Monday, 24 June 2013

Asset Pipeline Organisation

MIQly (our soon-to-be flagship product) is a application, but could be classed as 3 large-scale Javascript applications (setting questions, marking assessments, providing student feedback). As it exists in the Rails 3.1+ ecosystem, the Javascript (written one-step removed as ) lives inside the . I can already hear the shudders of dread [1] from many Rails people at this thought, but we managed to make the asset pipeline work for us. 

This is how.

The out-the-box organisation of assets within Rails provides very little control over the ordering and packaging of JavaScript and assets. Problems that follow from the standard and rather painful approach of a default, single application.js manifest file become apparent as an application grows, especially with one default line in application.js:

//=require_tree . 

This one line causes major headaches with indeterminate code ordering. This is especially apparent if the assets are developed on and then precompiled on a machine, as these have different default ordering of files loaded from the filesystem with respect to capitalisation. The result is painful manual resolution of dependency ordering problems, and frequently ends up with (the library that does a lot of the heavy lifting for the asset pipeline) being criticised for what is ultimately a code organisation issue.

We needed to impose a more suitable structure within the asset pipeline to avoid having to repeatedly perform manual resolutions as our code base grew.  We considered the use of a system like , but the integrations were immature at the time of consideration, and the asset pipeline itself provided advantages in terms of an integrated build process that we didn't want to abandon. As such, we wanted a solution that worked well within the asset pipeline rather than attempting to force a different solution on top of the pipeline.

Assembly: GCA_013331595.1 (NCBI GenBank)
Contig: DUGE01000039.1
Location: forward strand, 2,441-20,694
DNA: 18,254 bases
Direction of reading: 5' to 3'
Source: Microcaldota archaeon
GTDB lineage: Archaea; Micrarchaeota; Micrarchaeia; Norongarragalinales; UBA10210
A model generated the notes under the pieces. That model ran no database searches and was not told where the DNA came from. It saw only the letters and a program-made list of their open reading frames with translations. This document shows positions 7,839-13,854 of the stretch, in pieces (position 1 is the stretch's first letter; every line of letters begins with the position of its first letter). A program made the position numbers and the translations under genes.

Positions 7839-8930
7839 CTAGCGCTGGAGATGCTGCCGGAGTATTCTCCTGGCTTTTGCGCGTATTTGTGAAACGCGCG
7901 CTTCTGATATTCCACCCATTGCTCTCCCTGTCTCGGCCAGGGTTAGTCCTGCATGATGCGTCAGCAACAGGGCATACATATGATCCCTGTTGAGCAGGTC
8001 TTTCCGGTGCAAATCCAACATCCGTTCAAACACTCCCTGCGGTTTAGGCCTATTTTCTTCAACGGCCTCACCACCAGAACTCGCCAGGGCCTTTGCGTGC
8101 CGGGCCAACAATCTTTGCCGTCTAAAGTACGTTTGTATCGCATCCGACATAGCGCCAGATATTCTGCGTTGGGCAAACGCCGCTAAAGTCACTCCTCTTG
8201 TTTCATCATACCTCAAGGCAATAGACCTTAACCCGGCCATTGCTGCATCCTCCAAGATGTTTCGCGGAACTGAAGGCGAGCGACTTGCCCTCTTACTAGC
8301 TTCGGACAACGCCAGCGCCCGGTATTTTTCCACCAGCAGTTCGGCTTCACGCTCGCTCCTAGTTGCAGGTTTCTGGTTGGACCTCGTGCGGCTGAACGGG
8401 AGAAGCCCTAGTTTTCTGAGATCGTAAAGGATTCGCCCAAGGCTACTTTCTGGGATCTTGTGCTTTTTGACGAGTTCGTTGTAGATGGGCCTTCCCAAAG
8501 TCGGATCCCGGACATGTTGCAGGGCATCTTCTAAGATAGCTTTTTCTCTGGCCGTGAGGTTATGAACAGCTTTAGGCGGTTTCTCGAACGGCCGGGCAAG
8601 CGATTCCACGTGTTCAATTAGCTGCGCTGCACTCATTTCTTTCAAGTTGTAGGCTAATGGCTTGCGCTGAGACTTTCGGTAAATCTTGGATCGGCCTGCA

Our solution is mostly organisational and not tooled beyond the Sprockets tooling already available. The key part is in recognising and distinguishing two distinct types of sprocket require directives and two different types of files. These get paired together as follows.

The first type is the 'typical' rails usage, with a manifest that pulls in various files into a precompiled asset. These are something we term an 'assembly' and defines a compilation unit. The items that get pulled into such an assembly are components, not lower-level units of composition. The initial application.js file in a new Rails project is an example of this (albeit a poor one, as it uses require_tree rather than a more stable dependency declaration method). One of our manifest files looks like:

The second type of file is an implementation file. These also have sprocket directives that will pull in required dependencies. For example, a screen widget item will pull in lower-level widgets and components (such as autogrowing text fields, or in-line editor code). The lower level code will also pull in its own dependencies, eventually 'grounding out' in either dependency-less code, or base libraries like jQuery  (n.b. in miqly, jquery is pulled in with a separate sheet to avoid certain issues with inter-manifest conflicts). One of our implementation files looks somewhat like:

This approach lets us assemble various components into compiled files and be sure of the dependency loading and code ordering within these files with very little effort: We have the asset pipeline resolving all our dependency ordering issues for us across several thousand lines of coffeescript and CSS.

[1] These 3 links were just picked after skim reading some results from the query 'asset pipeline criticism'. Feel free to provide more criticisms (or praise) in the comments :)

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